|Day & Time
316 Hamilton Hall
|Method of Instruction
New York City has positioned itself as a global leader in the fight against climate change, often serving as a model for other jurisdictions to follow. This course explores the development and implementation of environmental legislation and policy in New York City during the past two decades. It includes discussions about historical context, environmental policymaking considerations, political processes, outcomes, and the role of stakeholders such as advocates, business, industry, labor, government actors, and community. Students will gain broad knowledge of key legislation and policies related to sustainability, resiliency, energy, emissions, waste and the circular economy, transportation, water and air quality, and green space. Furthermore, students will consider how environmental justice and equity play a role in the development of legislation and policy, and assess best practices for providing equitable treatment and engaging all communities. While the focus of the class will be on New York City, students will also learn about environmental policies implemented in other jurisdictions.
Introduction to Environmental Law and Policy in New York City is available to students in the Graduate Program for Sustainability Management. It is designed to provide future sustainability practitioners and others with a fundamental understanding of how legislation and policy is made, what influences this development, and how legislation and policy seek to address climate change in New York City in urban environments like New York City. Students will be able to use this knowledge to help government and public and private organizations achieve more sustainable solutions.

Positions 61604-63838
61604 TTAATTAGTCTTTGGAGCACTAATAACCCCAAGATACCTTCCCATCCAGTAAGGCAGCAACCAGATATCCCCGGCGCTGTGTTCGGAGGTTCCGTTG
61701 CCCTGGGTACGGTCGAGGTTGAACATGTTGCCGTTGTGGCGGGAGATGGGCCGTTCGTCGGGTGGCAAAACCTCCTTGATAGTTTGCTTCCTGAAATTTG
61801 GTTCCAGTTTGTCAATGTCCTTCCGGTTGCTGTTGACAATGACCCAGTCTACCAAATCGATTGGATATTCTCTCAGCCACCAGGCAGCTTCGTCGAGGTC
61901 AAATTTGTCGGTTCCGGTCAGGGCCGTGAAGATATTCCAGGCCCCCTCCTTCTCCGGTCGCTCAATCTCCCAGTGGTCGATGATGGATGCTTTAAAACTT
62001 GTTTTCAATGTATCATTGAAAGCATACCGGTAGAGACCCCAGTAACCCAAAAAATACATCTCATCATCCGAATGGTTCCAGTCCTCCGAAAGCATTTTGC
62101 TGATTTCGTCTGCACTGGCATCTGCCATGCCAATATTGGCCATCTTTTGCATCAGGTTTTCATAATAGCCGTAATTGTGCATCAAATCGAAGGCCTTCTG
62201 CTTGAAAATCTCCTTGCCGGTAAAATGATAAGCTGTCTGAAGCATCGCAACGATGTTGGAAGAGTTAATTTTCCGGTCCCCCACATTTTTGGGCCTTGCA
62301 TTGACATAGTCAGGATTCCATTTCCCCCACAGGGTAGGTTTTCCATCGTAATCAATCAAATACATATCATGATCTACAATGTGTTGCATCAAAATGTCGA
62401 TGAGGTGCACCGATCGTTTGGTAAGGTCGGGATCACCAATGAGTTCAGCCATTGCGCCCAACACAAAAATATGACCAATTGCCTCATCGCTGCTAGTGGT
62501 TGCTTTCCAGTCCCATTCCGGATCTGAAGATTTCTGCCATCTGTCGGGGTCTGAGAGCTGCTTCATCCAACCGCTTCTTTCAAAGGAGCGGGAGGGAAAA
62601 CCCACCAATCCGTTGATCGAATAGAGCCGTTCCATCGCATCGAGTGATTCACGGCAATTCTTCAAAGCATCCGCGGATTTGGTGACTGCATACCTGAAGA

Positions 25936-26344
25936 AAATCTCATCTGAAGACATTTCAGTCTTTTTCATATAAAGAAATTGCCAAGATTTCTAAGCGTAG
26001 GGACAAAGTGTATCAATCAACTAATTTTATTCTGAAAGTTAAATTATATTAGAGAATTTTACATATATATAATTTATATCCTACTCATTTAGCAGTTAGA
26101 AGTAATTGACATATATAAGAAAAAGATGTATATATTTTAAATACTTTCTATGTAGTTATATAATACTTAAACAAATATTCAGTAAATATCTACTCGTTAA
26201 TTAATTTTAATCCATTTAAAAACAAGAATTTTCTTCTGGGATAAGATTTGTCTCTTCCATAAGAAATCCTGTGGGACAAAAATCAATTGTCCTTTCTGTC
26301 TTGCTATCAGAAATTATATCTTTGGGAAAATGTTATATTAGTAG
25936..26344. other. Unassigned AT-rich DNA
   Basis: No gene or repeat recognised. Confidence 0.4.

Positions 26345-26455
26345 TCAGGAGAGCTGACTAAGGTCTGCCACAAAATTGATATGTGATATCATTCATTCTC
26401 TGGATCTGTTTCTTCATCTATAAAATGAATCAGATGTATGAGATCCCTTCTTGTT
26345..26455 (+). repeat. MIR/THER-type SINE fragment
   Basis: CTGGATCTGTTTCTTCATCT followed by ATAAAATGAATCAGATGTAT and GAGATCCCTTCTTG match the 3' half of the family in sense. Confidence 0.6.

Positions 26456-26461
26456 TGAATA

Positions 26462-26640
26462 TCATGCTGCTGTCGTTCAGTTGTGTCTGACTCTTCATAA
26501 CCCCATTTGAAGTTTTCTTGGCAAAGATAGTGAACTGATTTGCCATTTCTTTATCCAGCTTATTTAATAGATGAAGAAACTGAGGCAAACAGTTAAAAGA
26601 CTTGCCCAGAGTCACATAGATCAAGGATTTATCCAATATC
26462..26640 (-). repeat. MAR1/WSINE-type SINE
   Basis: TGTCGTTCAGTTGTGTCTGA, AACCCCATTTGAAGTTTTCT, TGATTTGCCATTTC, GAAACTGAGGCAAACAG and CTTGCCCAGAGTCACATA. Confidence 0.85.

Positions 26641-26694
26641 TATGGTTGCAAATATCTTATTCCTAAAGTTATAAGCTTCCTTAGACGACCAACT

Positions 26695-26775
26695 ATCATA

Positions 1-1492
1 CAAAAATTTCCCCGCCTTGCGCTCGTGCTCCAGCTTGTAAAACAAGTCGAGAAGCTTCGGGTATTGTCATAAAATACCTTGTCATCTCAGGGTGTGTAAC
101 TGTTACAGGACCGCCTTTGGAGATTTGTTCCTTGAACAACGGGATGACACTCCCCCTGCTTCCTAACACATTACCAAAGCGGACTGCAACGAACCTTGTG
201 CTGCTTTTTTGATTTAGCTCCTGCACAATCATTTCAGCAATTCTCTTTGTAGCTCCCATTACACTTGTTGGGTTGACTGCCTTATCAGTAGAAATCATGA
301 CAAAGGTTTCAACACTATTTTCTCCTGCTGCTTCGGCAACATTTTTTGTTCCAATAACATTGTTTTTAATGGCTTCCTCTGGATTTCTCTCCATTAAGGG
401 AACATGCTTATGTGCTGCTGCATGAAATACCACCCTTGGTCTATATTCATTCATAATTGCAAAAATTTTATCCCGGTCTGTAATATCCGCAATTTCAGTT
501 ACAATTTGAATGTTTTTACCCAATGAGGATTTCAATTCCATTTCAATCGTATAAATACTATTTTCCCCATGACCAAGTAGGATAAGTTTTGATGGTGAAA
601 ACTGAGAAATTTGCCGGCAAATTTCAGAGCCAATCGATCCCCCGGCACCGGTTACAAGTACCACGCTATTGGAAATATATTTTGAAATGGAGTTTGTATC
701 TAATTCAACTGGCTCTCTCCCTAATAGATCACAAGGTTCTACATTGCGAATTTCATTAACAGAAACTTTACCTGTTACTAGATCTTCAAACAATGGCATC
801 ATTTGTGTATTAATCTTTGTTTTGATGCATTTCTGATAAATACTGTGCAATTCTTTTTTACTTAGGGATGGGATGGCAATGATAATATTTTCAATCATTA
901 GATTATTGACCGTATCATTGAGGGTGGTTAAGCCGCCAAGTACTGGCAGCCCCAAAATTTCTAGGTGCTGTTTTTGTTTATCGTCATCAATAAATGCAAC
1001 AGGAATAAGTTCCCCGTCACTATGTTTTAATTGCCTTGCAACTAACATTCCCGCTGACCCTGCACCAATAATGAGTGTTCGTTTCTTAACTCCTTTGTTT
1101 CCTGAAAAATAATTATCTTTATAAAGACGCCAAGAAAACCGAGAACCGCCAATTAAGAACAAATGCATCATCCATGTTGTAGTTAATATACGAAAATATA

This is a semester-long elective class that will be taught on campus. Specific competencies or prerequisites are not required. This course will be interactive and discussion-intensive, engaging students to utilize and reflect critical and analytical thinking about how environmental legislation and policy is developed and how they can create innovative environmental legislation and policy in the future. Students will participate in class discussions, think critically about policy development and assigned readings, write a reaction essay on environmental justice and equity, and present their analysis to classroom colleagues. For the final project, students will write a research report and present their report to the class, focusing on a particular environmental policy topic, identifying areas where policymaking can be improved upon and/or expande
|15 students (20 max) as of 2:06PM Saturday, February 24, 2024
|School of Professional Studies
|Graduate Students Only. Cross-registrations opens 9/5/23.